Overall global renewable power capacity grows by six per cent in 2020: IEA

biron trme 22In 2020, the world is set to add 167GW of renewable power capacity this year, 13 per cent less than in 2019, according to the IEA’s Renewable Market Update report

However, the growth is expected to resume next year as most of the delayed projects come online and assuming a continuation of supportive government policies.

Despite the slowdown in new additions, overall global renewable power capacity still grows by six per cent in 2020, surpassing the total power capacity of North America and Europe combined.

In 2021, renewable power additions are forecast to rebound to the level reached in 2019, with significant support coming from the partial commissioning of two mega hydropower projects in China. But despite the rebound, growth for 2020 and 2021 combined is expected to be 10 per cent lower than the IEA had previously forecast before the coronavirus outbreak. Almost all mature markets are affected by downward revisions, except the USA where investors are rushing to finish projects before tax credits expire. After exceptional growth last year, Europe’s new additions are set to fall by one-third in 2020, their largest annual decline since 1996. A partial recovery is expected next year.

“The resilience of renewable electricity to the impacts of the COVID-19 crisis is good news but cannot be taken for granted,” said Dr Fatih Birol, IEA’s executive director. “Countries are continuing to build new wind turbines and solar plants, but at a much slower pace. Even before the COVID-19 pandemic struck, the world needed to significantly accelerate the deployment of renewables to have a chance of meeting its energy and climate goals. Amid today’s extraordinary health and economic challenges, governments must not lose sight of the essential task of stepping up clean energy transitions to enable us to emerge from the crisis on a secure and sustainable path.”

Large-scale solar projects are expected to rebound in 2021

Solar PV accounts for more than half of the forecast expansion in renewable power in 2020 and 2021, but its additions decline from 110GW in 2019 to over 90GW in 2020. Large-scale solar PV projects are expected to rebound in 2021, but overall installations are unlikely to surpass 2019 levels. This is because of a significantly slower recovery of distributed solar PV as households and small businesses review investment plans.

Commissioning delays caused by the COVID-19 crisis have slowed the pace of onshore wind installations this year, but they should mostly be compensated for in 2021, as the majority of projects in the pipeline are already financed and under construction. However, uncertainty remains over projects that had planned to secure their financing this year and become operational next year. The impact of the crisis on offshore wind deployment is set to remain limited in 2020 and 2021, since offshore projects have longer construction periods than onshore ones.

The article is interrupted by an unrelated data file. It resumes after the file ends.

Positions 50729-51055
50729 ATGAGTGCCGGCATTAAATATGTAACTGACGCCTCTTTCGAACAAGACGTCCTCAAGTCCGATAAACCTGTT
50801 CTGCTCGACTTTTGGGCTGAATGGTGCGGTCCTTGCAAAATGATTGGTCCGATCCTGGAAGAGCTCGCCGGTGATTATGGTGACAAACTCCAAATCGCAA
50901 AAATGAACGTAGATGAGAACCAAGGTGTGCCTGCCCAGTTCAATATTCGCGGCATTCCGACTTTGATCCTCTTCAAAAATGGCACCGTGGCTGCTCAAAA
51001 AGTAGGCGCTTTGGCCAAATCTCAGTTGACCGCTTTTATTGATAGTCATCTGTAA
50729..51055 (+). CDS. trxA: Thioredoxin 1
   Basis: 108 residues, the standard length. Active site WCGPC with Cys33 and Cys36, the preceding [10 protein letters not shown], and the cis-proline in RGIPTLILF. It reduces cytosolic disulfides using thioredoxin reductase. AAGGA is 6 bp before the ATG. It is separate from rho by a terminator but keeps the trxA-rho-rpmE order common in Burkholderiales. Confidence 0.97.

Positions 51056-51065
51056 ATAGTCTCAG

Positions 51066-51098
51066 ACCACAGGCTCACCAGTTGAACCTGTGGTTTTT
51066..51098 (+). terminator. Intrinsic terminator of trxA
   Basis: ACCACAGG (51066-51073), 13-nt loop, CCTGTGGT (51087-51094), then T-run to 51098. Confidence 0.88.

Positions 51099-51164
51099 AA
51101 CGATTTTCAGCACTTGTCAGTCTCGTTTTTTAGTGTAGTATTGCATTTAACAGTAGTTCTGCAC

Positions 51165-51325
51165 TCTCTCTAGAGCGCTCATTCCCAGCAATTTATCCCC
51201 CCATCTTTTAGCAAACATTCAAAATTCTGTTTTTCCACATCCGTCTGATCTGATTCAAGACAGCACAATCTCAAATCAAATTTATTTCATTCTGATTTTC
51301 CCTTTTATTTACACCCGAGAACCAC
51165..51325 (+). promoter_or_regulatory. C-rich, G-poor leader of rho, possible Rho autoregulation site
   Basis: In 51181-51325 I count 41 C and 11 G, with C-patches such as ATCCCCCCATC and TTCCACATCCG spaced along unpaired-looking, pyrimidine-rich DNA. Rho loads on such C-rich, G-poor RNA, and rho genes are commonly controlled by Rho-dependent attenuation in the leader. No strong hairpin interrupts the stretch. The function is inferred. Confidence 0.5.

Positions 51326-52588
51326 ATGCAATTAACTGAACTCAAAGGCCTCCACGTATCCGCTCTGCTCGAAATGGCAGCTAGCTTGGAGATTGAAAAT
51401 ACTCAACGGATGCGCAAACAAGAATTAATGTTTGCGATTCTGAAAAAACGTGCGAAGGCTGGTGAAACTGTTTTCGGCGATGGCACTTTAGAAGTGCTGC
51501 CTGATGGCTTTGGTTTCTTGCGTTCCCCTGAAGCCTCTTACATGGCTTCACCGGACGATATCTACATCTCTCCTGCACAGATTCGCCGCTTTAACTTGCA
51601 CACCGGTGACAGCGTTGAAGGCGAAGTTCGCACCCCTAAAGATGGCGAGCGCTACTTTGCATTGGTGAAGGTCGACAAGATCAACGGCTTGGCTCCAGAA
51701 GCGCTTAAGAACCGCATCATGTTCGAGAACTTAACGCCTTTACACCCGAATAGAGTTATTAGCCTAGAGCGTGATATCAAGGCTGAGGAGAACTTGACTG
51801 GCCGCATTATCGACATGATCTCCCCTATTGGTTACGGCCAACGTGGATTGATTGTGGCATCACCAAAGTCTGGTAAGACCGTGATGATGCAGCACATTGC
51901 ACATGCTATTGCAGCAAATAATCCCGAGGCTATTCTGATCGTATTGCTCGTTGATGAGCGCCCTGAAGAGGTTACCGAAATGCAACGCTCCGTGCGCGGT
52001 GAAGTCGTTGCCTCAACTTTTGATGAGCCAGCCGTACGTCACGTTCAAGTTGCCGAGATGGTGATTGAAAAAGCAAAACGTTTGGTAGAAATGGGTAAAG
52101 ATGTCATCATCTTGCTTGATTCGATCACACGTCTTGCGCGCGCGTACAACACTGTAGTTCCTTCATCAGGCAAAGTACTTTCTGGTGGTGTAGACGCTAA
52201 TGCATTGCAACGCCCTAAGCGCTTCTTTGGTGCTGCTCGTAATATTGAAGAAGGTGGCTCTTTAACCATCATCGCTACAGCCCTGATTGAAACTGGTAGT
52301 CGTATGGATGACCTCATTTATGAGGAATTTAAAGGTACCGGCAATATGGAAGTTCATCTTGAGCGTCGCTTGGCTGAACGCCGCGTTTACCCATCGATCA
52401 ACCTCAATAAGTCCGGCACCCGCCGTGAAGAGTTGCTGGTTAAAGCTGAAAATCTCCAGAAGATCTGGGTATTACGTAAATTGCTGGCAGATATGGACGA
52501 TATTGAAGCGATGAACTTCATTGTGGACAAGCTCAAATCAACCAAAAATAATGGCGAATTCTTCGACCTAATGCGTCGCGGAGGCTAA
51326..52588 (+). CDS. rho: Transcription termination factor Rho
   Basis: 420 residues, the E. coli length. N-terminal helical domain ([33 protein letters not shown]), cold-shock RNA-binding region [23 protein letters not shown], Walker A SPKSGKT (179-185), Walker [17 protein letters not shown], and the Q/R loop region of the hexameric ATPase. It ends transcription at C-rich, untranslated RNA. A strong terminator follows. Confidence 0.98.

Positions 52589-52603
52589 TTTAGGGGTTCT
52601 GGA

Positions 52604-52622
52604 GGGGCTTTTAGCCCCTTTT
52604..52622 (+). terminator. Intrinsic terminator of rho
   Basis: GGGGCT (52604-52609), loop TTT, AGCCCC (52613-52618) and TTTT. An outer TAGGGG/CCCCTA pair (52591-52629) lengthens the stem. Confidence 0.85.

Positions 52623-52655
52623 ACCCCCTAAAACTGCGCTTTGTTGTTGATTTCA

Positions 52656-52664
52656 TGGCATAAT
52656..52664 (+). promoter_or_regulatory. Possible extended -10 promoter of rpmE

“The spectacular growth and cost reductions of renewables over the past two decades have been a big success story for global energy markets, driven by innovation in both technology and policies. But continuing cost declines will not be enough to protect renewables from a range of uncertainties that are being exacerbated by COVID-19,” said Dr Birol.

The impact of the coronavirus pandemic on renewables extends well beyond the electricity sector. Successful transitions to clean energy will require decarbonising the rest of the economy as well, including transport fuels and the heating of buildings. 

The consumption of renewables for heating is also set to decline in 2020. The recent plunge in oil and gas prices is hurting the cost-competitiveness of renewable fuels and technologies that provide heating. Many planned investments to switch from fossil-fuel heating to renewable or electric alternatives are likely to be postponed or cancelled unless governments introduce stronger policy support.

 

Alain Charles Publishing, University House, 11-13 Lower Grosvenor Place, London, SW1W 0EX, UK
T: +44 20 7834 7676, F: +44 20 7973 0076, W: www.alaincharles.com

twn Are you sure that you want to switch to desktop version?